Helpful Ordering Friends

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I’d venture to say that if there’s one thing that all vegetarians and vegans have in common, whether they’ve been meatless for six days or six years, is the Helpful Ordering Friend (heretofore, HOF). You know, the person who you’ll go out to lunch with and they’ll try to help you find “something you can eat” before they even consider their own food. And it’s not always a friend, sometimes it’s a family member.

What’s difficult about this social situation is that the intentions of the HOF are noble and positive: they want to make sure that you, the vegetarian with an oh-so-limited choice of food, has something to eat at the restaurant of choice. It’s a nice gesture and should be appreciated. The thing is, after the tenth time it’s happened, it gets a little annoying.

How does one politely deflect an HOF’s assistance? I usually opt for the simple, “Thanks… I’m sure I can find something.” If they persist, I’ll ask back, “So, what are you going to have? Find anything good?”

To all potential HOFs: thanks for the concern. We appreciate it. We really do. But let us worry about digging through the menu and asking questions of the waiter. We’ll take care of it. Really and truly.

16 Responses to “Helpful Ordering Friends”

  1. Cat

    Uh oh.

    Okay, I’ll stop.

  2. char

    I’ll usually go to a Vegan restaraunt and then I ‘ll find something to eat to keep from making my Vegan friends feel like they have a disease or something, because obviously they don’t I just tend to be overhelpful to them.

  3. Meredith

    Hallelujah! My recent vacation with family was full of HOF’ing on the part of my in-laws. It drove me up the wall! As a vegan, you probably get it more than I do as an ovo-lacto. But damn, I know what you’re talking about. Thanks for the concern, but I can read the menu myself! Oh, especially annoying is when somebody, while engaging in HOF activity by looking over the menu on my behalf instead of hurrying up and picking their own entree, asks do you eat fish? Let me read the menu, please. I know how to read and I also know what I eat. The only time I might need help is at a buffet, where I’m not exactly sure what everything is. But if it’s just words on a page, I can get along just fine, thanks.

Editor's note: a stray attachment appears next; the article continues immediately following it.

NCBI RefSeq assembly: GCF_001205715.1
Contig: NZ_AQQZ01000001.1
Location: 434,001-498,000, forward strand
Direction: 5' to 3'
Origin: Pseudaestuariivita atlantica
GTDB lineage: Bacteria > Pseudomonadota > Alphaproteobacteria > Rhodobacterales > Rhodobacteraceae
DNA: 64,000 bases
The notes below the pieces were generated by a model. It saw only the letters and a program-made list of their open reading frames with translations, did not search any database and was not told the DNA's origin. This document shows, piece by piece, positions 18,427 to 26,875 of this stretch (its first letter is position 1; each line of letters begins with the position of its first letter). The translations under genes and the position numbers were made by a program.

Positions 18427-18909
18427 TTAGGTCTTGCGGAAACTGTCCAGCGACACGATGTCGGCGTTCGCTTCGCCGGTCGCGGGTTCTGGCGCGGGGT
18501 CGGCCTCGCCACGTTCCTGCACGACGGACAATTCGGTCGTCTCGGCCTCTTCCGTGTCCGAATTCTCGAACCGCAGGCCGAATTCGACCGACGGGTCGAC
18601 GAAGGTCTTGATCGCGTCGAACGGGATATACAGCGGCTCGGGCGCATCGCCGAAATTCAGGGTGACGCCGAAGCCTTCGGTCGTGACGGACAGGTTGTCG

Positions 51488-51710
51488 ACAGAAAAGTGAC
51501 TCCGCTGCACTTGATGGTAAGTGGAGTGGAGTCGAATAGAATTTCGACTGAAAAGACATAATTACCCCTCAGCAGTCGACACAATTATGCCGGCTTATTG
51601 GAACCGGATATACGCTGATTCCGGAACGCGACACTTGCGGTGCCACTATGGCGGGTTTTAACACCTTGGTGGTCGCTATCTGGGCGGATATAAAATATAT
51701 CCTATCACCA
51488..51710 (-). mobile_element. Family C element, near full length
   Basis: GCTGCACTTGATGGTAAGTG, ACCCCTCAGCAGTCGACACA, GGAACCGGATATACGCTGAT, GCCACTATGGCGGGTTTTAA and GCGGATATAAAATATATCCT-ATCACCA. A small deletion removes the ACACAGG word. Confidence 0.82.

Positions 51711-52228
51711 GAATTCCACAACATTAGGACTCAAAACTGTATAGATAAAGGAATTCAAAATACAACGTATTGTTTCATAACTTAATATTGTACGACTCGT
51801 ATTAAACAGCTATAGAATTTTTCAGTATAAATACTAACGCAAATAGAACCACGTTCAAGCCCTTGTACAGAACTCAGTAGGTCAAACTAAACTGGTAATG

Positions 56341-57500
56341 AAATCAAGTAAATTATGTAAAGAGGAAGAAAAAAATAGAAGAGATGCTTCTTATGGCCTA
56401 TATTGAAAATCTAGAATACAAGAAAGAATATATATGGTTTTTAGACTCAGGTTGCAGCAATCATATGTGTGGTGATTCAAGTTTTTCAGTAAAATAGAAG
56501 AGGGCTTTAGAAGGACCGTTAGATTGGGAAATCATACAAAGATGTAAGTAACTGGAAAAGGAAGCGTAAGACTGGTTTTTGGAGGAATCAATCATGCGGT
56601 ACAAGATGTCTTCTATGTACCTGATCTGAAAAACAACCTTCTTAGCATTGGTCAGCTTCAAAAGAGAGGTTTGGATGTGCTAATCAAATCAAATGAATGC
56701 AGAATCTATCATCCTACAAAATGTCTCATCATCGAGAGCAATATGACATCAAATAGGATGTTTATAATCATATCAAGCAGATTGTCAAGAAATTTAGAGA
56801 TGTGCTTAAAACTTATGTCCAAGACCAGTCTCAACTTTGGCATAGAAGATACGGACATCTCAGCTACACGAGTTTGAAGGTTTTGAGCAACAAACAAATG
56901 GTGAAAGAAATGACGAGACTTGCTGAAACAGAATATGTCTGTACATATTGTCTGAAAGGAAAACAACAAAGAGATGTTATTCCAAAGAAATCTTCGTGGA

4. sennoma

    Okay, I’ll stop.

    Not on my account. It doesn’t bother me at all.

    If people want to be helpful, that’s great; if they’re not actually helping, I’ll just say “gimme a minute, I’m used to doing this, I’ll find something”. I fail to see what’s to be pissed off about.

  5. Nic

    Guilty as charged. I know I do this whenever I am worried that someone won’t be able to find something they’ll like on the menu, veggie or otherwise. I do make a mental note never to do it if someone gets annoyed with me, though.

  6. Ryan

    I’ll just say “gimme a minute, I’m used to doing this, I’ll find something”

    That’s a good response, too.

  7. Ryan

    Here’s something I wrote in my e-mail to Cat that I probably should have also written in the original post:

    It’s not one of those things that pisses me off — it’s just an observation. You generally won’t find people doing the same thing for someone that’s, say, diabetic or allergic to wheat. People will assume that they know what to look for and what to watch out for, but for some reason that often doesn’t extend to vegetarians.

  8. Extagen

    Nice blog. It’s not just being a vegetarian. I too have a problem because I am dieting. For me to lose weight I have to eat almost nothing! Yet I still enjoy dining out for the social atmosphere. Unfortunately I can’t tell you the number of times people “twist my arm” to try to eat something that is not on my diet!